Encyclopædia Britannica, Ninth Edition/Anne Grant
GRANT, Mrs Anne (1755-1838), a Scottish authoress, generally known as Mrs Grant of Laggan, was born at Glasgow, 21st February 1755. Her father, Duncan MacVicar, who held a commission in the army, went in 1757 with his regiment to America, and his family followed him in 1758. He received an allotment of land on retiring from the army in 1765, but ill health compelled him to return to Scotland in 1768, and after the outbreak of the revolutionary war his lands were confiscated. In 1779 Anne married the Rev. Mr Grant of Laggan, near Fort Augustus, Inverness, and on his death in 1801 she was left with a large family and only a very small income. It being known to several of her friends that she occasionally wrote verses, a proposal was made that she should publish a volume of poems, and this being acceded to, the names of as many as 3000 subscribers were obtained. The volume appeared in 1803 under the title of Original Poems, with some Translations from the Gaelic, and met with a rather favourable reception, on account of its easy versifi cation and the truth and tenderness of the sentiment of some of its smaller pieces. In 1806 she published Letters from the Mountains, being a Selection from the Author s Correspondence with her Intimate. Friends from 1773 to 1804, which, by its spirited descriptions of Highland scenery, character, and legends, awakened a large amount of interest. Her other works are Memoirs of an American Lady, with Sketches of Manners and /Scenery in America as they existed previous to the Revolution (1808), containing reminiscences of her stay with Mrs Schuyler, the lady with whom she spent four years of her childhood in America ; Essays on the Superstitions of the Highlanders of Scotland (1811); and Eighteen Hundred and. Thirteen, a Poem (1814). After the death of her husband, Mrs Grant resided for some time on a small farm near Laggan ; but in 1803 she removed to Woodend near Stirling, in 1806 to Stirling, and in 1810 to Edinburgh, in the society of which she was until her death a prominent figure, being much esteemed for her conversational powers, her tact and good sense, her cheerfulness of disposition, and her thorough kindness of heart. For the last twelve years of her life she received a pension from Government ; and this, along with her other sources of income, not only placed her in easy circumstances, but enabled her to gratify her generosity by giving to others. She died November 7, 1838.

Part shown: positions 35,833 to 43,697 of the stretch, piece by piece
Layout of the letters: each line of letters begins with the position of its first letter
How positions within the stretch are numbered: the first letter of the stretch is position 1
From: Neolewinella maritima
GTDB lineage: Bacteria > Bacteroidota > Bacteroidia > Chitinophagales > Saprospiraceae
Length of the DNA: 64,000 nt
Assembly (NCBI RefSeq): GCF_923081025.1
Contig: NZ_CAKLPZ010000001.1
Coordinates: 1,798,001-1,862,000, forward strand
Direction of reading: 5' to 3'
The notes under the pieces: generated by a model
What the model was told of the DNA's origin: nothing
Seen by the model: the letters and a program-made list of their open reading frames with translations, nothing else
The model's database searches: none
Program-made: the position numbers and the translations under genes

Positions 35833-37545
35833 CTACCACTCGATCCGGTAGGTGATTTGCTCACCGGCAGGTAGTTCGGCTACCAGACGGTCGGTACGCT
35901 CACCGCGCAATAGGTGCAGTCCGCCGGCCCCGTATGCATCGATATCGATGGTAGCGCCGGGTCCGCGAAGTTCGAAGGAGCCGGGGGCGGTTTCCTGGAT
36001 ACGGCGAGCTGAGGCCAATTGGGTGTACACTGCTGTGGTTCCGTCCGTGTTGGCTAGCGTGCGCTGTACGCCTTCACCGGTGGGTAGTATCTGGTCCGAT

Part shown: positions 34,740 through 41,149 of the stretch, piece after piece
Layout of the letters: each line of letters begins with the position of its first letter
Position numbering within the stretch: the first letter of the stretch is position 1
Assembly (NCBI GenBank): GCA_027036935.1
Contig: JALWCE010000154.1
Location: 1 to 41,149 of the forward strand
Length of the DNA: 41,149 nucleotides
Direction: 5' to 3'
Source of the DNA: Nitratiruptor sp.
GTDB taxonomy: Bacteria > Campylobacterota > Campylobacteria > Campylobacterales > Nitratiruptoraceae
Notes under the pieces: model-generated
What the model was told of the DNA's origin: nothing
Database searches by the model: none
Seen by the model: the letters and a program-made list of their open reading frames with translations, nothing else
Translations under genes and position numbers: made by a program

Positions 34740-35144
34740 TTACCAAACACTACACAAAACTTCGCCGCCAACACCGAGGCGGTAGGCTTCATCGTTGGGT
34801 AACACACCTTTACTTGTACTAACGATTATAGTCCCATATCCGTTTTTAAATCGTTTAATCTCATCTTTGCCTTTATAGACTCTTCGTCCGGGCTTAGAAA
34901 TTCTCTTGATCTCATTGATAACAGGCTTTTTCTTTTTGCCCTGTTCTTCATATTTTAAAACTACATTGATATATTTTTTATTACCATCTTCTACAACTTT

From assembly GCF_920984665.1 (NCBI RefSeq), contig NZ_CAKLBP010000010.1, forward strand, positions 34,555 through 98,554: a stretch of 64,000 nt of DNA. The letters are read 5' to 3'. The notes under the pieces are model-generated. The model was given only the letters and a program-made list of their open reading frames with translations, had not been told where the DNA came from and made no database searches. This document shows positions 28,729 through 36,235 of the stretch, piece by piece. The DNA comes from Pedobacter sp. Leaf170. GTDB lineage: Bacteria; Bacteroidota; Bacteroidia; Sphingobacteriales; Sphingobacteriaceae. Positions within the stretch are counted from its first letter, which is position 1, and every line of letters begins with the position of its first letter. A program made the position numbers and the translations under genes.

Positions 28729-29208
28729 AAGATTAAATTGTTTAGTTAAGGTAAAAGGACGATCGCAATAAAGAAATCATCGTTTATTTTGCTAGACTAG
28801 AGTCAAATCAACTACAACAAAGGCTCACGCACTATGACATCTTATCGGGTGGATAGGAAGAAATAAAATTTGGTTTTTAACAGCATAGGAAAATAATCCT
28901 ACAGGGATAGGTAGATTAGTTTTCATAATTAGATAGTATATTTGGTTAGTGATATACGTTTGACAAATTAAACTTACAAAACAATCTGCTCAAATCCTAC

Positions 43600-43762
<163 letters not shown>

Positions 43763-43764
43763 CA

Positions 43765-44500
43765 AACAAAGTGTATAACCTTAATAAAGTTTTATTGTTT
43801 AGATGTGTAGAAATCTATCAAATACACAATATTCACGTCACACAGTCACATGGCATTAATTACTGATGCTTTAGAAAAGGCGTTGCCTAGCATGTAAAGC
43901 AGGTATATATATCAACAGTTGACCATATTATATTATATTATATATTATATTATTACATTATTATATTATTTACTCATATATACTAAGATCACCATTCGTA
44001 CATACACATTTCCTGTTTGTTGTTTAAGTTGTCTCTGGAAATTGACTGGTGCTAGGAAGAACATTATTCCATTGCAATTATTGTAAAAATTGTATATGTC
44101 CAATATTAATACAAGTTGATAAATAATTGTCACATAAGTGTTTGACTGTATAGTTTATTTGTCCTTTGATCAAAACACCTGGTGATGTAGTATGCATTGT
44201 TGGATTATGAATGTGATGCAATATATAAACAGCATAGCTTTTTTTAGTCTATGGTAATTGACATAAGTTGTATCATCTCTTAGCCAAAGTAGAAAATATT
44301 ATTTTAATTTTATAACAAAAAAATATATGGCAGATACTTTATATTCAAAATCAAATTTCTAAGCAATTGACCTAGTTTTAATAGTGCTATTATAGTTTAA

See Memoir and Correspondence of Mrs Grant of Laggan, edited by her son J. P. Grant, 3 vols., 1844.